If These Walls Could Talk (1996) Originally aired on HBO
Does anyone see a pattern forming? Slavery, AIDS, murder...and now abortion. I'm a morbid person it seems. But hey, made-fors are usually heavy on the drama. This one is no exception. Spanning three decades--1950s, 1970s, and 1990s--this movie is really three short films wrapped into one. Each short piece is about the a woman who's struggling with an unwanted pregnancy. No matter what side of the fence you're on, these stories were meant to tug on your heart strings...and they do a good job of it.

Band of Brothers (2001) Originally aired on HBO
Remember in the opening comments when I said I must include miniseries on my list? Well, this is why. Band of Brothers is hands down the best thing I've ever watched on television. That's a lot for me, an obsessed fan of Lost, to say about something. But I will not shrink away from my love of this miniseries. I happened to catch a short marathon on HBO one day, and I was hooked. I recored all 11 hours of it (10 episodes at an hour+ a piece). Watched it once when it aired, twice on video. Then I bought the DVD set, and I've seen it three more times since then. It's a sickness, I know. My husband won't let me watch one episode on the History Channel because I'll have to watch them all. If you are a war buff, see this show. My favorite episodes are the first two which most people don't like because there are no battles, but without the opening episodes, you would never know where the men of Easy Company came from.

Boycott (2001)
Originally aired on HBO
Have you ever stepped back and realized that there's never been a theatrical biopic about Martin Luther King, Jr.? Kind of interesting, don't you think? Well, HBO filled a large void in 2001 with this movie. What's wonderful about Boycott is that it's not really a MLK biopic. It's the story of the Montgomery bus boycott that was first spark of the Civil Rights Movement. Martin Luther King is at the center of the story, but he's just showing hints of the strong leader he will become. Jeffrey Wright, an amazing actor in my opinion, plays the man with incredible grace.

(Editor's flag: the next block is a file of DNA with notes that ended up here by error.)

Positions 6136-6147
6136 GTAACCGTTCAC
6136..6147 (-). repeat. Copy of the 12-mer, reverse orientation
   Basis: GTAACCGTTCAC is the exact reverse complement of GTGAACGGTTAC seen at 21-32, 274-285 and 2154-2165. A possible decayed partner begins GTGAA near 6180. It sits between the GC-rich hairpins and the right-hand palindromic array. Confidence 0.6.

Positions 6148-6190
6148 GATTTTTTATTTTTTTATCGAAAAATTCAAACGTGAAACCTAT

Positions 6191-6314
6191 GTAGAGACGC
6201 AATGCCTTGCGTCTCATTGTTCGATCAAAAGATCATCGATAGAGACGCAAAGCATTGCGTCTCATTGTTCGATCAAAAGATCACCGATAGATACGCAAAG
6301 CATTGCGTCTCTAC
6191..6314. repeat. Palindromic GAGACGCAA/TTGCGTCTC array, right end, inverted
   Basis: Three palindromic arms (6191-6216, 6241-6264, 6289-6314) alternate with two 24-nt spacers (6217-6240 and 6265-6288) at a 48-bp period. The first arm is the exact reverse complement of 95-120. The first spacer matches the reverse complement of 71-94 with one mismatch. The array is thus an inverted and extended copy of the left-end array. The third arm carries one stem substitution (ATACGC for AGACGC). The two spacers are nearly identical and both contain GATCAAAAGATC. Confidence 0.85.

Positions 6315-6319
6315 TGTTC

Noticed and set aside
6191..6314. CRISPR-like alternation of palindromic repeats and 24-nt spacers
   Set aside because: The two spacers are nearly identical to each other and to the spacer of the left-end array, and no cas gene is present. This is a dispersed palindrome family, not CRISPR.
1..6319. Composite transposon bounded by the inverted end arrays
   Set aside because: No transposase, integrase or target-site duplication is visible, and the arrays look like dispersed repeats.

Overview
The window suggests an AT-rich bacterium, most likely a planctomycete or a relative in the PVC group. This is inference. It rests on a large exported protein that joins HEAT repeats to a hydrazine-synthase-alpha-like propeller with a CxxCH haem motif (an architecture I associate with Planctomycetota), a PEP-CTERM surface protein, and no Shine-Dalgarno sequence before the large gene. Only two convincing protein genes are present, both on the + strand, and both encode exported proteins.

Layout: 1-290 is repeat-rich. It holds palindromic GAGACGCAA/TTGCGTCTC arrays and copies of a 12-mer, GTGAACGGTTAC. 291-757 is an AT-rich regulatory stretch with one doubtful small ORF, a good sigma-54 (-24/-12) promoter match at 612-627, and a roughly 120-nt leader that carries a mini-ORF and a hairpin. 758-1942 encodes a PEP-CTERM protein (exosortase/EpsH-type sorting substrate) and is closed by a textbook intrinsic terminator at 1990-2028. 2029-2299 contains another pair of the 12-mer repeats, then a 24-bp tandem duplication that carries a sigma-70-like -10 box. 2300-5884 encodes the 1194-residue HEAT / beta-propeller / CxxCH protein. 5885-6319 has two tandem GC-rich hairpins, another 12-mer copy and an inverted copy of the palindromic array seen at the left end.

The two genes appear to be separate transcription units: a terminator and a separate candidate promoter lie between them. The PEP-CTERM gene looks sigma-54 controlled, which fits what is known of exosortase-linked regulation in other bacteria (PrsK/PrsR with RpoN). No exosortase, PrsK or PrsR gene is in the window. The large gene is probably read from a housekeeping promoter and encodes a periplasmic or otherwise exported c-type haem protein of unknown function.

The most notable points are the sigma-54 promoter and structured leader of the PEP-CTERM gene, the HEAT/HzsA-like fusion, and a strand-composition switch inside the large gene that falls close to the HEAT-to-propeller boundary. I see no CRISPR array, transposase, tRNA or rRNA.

See Jane Date (2003) Originally aired on ABC Family
Because I am a girl, there must be at least one chick flick. And since I don't watch Lifetime or Oh!, it's hard to find them on TV. But I love this movie! Charisma Carpenter plays Jane, a woman whose mother is pressuring her to find a man, but she just has the worst luck (as most women in these kinds of movies). The refreshing thing is that she doesn't meet Prince Charming until two minutes before the credits roll, so the movie is literally about a woman dealing with the dating scene. Yes, it's cheesy, but it's so cute I just don't care.

Iron Jawed Angels (2004) Originally aired on HBO
Hilary Swank is one hell of an actress. With the exception of The Karate Kid III and Buffy, the Vampire Slayer, the woman never misses (ok, I didn't see The Reaping). In Iron Jawed Angels, she leads an amazing cast of women in a movie that every woman should see. I am an avid voter. I believe that my right to vote shouldn't be wasted or ignored. This movie instilled that idea two-fold in my head. Seeing the portrayal of these women struggle through the suffrage movement made me proud to be an American woman who will forever thank those women for allowing me the right to vote.

Something the Lord Made (2004)
Originally aired on HBO
I'll step down from my political pride high horse to talk about the last movie on my list. With sepia tones and subtle storytelling, Something the Lord Made reminds me of Cider House Rules. Mos Def plays Vivien Thomas, a carpenter with high hopes of going to medical school. When the Depression hits, his dreams are dashed, but he ends up becoming a technical assistant for Alfred Blalock (Alan Rickman), the chief of surgery at Johns Hopkins. Together, the two men make amazing discoveries in heart medicine but must also deal with racial prejudices. HBO knows how to make a heart-wrenching story (as if you couldn't tell by my list), and this one is no different. For those skeptics who think rappers can't act, watch Mos Def and get back to me.

Wow. That was a lot longer than I thought it would be. Looking back at the list, I seem to be a big fan of HBO. There's probably a reason they have so many Emmys! Let me know what made-for-TV movies you love. (Maybe you'll get me watching some other channels.) Have you seen any that appear on my list?